• The Moose Cree First Nation are currently drafting a Homeland Protection Plan to restore the North French River watershed, spanning 1.6 million acres across Ontario and constituting 10 percent of the Moose Cree’s traditional territory. Over a period of decades, the region has been impacted by mineral exploration, logging, and road construction. In 2002, the Moose Cree declared the North French River to be permanently protected, and ever since, they have defended the area from industrial development, reaffirming their declaration of protection in 2015. In 2017, the Moose Cree unanimously rejected an exploratory drilling proposal that could degrade the region. Due to the Moose Cree’s opposition, Ontario has placed its review of the project on hold, pending consultations with the community.

  • Last week, when every single Canadian province missed the deadline for submitting caribou range plans, the Fort Nelson First Nation in British Columbia demonstrated the kind of leadership on caribou protection that the provinces have thus far failed to show. The Fort Nelson First Nation’s Medzih (boreal caribou) Action Plan (MAP) to protect and recover caribou populations within their traditional territory is the first and only recovery plan in British Columbia to spatially identify and protect critical boreal caribou habitat. With MAP, Fort Nelson First Nation has embraced their responsibility to protect the boreal caribou through sustainable economic development and caribou recovery initiatives and shown Canada’s governments a workable model for meaningful caribou protection.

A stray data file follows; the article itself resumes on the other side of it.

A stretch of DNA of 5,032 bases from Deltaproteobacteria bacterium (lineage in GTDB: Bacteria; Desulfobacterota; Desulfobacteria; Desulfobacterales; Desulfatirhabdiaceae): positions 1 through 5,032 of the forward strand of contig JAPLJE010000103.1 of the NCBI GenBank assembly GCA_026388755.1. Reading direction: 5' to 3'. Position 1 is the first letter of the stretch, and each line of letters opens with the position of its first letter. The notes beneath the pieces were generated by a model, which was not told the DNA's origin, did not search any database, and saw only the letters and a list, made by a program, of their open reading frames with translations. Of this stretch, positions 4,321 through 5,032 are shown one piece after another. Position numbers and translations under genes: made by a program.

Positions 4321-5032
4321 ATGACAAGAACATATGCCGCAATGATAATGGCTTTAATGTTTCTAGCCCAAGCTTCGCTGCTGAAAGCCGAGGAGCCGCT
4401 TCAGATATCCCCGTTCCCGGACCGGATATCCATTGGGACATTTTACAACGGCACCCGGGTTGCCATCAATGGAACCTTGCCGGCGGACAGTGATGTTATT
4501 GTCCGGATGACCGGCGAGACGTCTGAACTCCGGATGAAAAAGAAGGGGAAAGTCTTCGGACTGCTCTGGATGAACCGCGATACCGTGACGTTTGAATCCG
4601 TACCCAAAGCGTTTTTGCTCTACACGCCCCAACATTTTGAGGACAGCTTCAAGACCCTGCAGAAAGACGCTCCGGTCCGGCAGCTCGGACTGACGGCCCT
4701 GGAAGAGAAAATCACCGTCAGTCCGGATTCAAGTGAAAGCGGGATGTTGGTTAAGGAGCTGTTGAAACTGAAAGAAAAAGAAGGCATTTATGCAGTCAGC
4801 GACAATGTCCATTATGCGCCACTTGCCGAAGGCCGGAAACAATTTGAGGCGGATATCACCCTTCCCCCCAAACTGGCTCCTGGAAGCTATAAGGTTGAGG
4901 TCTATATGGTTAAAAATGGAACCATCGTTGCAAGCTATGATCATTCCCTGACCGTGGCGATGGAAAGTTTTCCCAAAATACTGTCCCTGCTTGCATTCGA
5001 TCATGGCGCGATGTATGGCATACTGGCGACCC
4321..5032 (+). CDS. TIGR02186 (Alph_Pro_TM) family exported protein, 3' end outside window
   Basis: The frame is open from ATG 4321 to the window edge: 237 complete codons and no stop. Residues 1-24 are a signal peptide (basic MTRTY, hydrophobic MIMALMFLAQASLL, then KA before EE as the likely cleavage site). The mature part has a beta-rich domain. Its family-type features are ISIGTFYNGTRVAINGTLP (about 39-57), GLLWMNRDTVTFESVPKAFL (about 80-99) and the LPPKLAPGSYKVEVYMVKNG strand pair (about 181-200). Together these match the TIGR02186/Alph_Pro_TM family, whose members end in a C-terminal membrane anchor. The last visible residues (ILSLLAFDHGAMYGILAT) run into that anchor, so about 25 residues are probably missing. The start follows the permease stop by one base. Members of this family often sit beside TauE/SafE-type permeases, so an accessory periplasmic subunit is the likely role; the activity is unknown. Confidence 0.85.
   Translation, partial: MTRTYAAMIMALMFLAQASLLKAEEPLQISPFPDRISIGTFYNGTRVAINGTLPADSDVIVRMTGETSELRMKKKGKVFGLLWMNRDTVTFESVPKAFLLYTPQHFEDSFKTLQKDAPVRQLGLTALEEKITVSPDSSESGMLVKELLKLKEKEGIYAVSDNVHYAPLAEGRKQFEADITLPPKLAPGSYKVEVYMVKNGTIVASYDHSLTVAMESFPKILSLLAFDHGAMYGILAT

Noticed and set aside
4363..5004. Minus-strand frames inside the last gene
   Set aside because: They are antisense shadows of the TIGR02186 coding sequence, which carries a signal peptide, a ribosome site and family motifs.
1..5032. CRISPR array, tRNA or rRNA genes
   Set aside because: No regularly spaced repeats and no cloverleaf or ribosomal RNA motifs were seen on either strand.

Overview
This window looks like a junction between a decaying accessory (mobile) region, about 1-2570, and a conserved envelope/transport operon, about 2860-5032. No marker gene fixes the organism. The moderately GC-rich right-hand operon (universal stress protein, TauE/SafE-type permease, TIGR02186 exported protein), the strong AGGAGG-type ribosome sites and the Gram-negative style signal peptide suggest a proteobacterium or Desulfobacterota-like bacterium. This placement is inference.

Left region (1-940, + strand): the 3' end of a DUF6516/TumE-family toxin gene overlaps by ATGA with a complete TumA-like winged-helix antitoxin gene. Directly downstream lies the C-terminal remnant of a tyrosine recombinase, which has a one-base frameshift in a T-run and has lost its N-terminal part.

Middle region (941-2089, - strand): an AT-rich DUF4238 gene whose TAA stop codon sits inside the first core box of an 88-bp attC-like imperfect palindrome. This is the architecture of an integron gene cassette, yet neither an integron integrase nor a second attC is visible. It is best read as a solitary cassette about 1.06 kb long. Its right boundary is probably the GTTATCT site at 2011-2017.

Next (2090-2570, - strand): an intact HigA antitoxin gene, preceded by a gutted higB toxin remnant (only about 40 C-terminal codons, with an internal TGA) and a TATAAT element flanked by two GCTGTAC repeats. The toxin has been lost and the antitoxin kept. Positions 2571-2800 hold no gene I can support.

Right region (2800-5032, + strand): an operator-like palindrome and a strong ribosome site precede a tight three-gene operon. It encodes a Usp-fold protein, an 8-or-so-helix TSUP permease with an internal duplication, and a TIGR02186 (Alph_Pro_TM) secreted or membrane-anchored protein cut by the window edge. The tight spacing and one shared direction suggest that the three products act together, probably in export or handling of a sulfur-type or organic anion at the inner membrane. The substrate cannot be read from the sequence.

• The Lutsel K’e Dene First Nation in the Northwest Territories led a successful effort to create Thaidene Nene (“Land of the Ancestors”) National Park Reserve, a 3.5 million-acre protected area, in their homeland. The region is an important habitat for numerous species including barren-ground caribou, moose, bears, and songbirds. Thaidene Nene provides a model for sustainable, indigenous-led economic development. The Lutsel K’e Dene will co-manage the park reserve, providing employment in park stewardship and tourism as part of the National Indigenous Guardians Network, which “draw[s] on Indigenous knowledge and science to monitor industrial development and care for the land and water” and recently received $25 million in funding from the federal government. This has set the stage for a diversified “conservation economy” that can serve as a model for other communities.

              

In crafting plans for protecting the boreal forest and caribou, Canada’s federal and provincial governments should learn from these examples of Indigenous leadership. Many Indigenous communities have uniquely intimate knowledge of the boreal forest built up over generations and can provide unparalleled insight into how best to protect boreal ecosystems. Canada’s governments should work with Indigenous communities to craft meaningful policies grounded in their right to govern the use of their land, following the principles articulated in the United Nations Declaration on the Rights of Indigenous Peoples (UNDRIP). Indigenous Peoples have been leading the way in protecting Canada’s most precious ecosystems and species. Now it’s time for Canada’s non-indigenous governments to follow suit.  

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About the Authors

Josh Axelrod

Policy Analyst, Canada Project, International program